4. Bold Brows

Credit: @caradelevingne/Instagram. @friduchita_kahlo/Instagram.

It took the advent of Cara Delevigne for the mainstream to finally recognize unruly eyebrows as the thing of beauty that they truly are. The problem is, they’ve always been beautiful to us. One could argue that the most famous pair of eyebrow(s) in history belonged to a Latina. We’re talking about Frida Kahlo, of course. Frida purposefully kept her unibrow intact as a silent protest to anglo-centric beauty standards that she considered oppressive to the Latina body. In addition to that, It’s also worth mentioning that most Latinas haven’t met an eyebrow pencil they didn’t like. There’s power in the brows, ladies.

5. Bold Red Lips

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Okay, okay. This is one of those beauty “secrets” that is claiming it belongs to Latinas is a little controversial. However, there is some merit to the argument. As a very eloquent Refinery 29 article pointed out, Latinas’ relationship to red lipstick spans from Frida Kahlo to Alexandria Ocasio-Cortez. Latinas have used red on their lips to emphasize their confidence, their femininity and their presence in general. As Dominican-American author Junot Díaz once eloquently wrote: “She’s applying her lipstick; I’ve always believed that the universe invented the color red solely for Latinas”.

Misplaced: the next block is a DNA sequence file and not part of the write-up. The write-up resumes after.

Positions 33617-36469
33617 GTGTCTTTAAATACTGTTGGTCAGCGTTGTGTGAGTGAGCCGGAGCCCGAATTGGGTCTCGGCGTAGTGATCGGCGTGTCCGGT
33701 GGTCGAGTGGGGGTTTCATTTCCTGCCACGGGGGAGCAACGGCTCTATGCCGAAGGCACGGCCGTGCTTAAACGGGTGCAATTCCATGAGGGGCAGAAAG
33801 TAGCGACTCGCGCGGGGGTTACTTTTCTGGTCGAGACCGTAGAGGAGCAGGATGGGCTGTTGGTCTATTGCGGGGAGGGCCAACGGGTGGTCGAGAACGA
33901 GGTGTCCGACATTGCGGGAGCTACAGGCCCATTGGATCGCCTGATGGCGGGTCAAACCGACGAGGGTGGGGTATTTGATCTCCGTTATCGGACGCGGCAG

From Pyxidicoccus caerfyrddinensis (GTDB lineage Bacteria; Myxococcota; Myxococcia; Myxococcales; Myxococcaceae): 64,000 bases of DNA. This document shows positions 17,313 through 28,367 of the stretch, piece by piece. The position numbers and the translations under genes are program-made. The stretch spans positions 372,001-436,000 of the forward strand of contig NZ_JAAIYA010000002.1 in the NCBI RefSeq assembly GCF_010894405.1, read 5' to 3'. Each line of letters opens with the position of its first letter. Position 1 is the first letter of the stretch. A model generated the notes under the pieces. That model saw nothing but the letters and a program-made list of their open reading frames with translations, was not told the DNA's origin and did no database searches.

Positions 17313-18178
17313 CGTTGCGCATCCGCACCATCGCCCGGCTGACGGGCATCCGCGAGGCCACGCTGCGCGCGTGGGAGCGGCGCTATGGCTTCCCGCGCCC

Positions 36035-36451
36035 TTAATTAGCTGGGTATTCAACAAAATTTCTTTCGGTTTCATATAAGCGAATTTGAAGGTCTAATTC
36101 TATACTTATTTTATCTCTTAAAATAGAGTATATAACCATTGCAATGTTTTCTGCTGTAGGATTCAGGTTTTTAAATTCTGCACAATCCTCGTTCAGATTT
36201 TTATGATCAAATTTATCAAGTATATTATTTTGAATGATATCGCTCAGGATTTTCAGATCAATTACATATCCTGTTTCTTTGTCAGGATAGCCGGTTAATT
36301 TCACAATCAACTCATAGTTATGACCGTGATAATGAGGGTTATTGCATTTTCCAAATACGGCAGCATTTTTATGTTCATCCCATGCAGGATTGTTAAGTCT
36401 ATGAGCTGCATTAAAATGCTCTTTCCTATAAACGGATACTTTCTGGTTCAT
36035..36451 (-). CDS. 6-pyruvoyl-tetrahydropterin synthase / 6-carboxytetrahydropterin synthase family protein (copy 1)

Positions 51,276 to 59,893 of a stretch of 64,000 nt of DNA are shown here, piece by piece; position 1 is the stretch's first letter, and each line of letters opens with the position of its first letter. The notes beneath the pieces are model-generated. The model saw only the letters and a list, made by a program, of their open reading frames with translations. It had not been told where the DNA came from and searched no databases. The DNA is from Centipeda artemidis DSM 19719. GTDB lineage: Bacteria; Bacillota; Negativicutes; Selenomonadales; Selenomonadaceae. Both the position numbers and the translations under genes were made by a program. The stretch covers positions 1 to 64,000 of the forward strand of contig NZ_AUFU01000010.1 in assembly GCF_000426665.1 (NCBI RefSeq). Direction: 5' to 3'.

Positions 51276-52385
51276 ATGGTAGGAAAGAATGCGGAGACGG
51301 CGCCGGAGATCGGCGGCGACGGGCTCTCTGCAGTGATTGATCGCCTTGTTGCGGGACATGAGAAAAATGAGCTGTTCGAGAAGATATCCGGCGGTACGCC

6. Bronzed, Glowy Skin

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Let’s be real: long before the #highlightonfleek movement, it was none other than the Latina Icon herself, Jennifer Lopez, who knew how to light up the room with her skin. But Jennifer Lopez isn’t the only one who has been committed to keeping it golden. Latin culture has always valued a sun-kissed look–especially the Latinx communities based in hot, humid places like Miami, Puerto Rico, and The Dominican Republic. Having a healthy glow means you’ve been on the beach, basking in the sun, which is how many Latinas spent their childhood.

Read: 20 Latina Makeup YouTubers Representing Brown Girl Beauty

7. Hoop Earrings

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Latinas have been rocking hoop earrings long before this current wave of hoop-mania swept Instagram. Therefore, it’s slightly irksome that something that was labeled as too “ghetto” or “chola” before is now classified as red-carpet worthy. Like many writers have stated before, it’s not that non-Latinx people aren’t allowed to wear hoop earrings, it’s just that it’s wrong to give the white celebrities credit for a trend that Latinas have been doing for decades. It’s simply another example of how white America admires exoticism as long as it’s not too “other”.